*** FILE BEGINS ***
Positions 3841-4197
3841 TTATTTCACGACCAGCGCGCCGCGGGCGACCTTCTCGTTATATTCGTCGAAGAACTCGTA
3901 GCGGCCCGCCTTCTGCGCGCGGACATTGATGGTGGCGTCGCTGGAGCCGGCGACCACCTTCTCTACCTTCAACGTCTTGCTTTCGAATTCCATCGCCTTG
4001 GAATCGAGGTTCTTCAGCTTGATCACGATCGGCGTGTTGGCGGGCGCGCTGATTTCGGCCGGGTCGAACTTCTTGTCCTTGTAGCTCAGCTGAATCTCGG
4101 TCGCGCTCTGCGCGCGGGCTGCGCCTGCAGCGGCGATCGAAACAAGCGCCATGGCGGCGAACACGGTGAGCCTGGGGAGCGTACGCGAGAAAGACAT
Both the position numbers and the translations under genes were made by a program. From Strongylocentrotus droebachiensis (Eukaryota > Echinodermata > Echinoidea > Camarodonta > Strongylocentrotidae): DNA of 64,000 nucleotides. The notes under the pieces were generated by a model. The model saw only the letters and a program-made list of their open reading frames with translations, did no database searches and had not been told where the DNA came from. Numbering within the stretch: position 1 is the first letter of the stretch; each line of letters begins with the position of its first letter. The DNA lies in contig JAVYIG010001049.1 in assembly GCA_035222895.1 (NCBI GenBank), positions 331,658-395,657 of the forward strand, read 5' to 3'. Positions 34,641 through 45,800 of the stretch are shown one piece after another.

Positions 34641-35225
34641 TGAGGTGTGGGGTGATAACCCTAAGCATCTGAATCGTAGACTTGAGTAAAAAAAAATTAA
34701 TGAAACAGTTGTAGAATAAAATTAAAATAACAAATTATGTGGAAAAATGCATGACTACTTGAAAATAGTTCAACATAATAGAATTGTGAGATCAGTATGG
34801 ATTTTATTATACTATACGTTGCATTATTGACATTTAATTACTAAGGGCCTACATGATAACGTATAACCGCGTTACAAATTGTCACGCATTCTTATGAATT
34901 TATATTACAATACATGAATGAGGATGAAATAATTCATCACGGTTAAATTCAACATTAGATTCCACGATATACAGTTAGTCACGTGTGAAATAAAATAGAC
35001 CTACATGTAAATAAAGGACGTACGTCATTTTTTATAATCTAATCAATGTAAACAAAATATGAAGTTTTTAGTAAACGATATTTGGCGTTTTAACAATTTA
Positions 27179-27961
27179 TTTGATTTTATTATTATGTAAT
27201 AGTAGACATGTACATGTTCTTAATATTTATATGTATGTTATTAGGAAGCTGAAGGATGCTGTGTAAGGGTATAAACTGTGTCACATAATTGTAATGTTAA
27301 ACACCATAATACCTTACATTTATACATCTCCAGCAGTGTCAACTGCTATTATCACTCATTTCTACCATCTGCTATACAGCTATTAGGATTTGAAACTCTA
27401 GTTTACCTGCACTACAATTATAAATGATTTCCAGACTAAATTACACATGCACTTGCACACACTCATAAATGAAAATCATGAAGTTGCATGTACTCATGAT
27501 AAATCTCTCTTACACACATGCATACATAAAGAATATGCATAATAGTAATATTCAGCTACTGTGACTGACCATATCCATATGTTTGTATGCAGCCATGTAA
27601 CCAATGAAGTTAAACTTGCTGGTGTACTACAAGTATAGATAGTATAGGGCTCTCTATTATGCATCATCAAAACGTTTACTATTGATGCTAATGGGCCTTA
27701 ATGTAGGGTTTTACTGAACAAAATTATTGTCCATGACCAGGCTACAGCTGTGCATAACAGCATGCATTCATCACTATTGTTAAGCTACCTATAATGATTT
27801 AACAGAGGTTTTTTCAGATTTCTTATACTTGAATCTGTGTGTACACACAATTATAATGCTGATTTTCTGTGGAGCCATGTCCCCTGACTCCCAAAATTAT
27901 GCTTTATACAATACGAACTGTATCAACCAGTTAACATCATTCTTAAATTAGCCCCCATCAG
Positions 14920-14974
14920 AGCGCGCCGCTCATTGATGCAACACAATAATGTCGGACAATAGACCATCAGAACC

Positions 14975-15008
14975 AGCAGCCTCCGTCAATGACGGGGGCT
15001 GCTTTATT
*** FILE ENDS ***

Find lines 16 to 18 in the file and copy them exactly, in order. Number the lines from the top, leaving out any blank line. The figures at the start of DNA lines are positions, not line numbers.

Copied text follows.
27301 ACACCATAATACCTTACATTTATACATCTCCAGCAGTGTCAACTGCTATTATCACTCATTTCTACCATCTGCTATACAGCTATTAGGATTTGAAACTCTA
27401 GTTTACCTGCACTACAATTATAAATGATTTCCAGACTAAATTACACATGCACTTGCACACACTCATAAATGAAAATCATGAAGTTGCATGTACTCATGAT
27501 AAATCTCTCTTACACACATGCATACATAAAGAATATGCATAATAGTAATATTCAGCTACTGTGACTGACCATATCCATATGTTTGTATGCAGCCATGTAA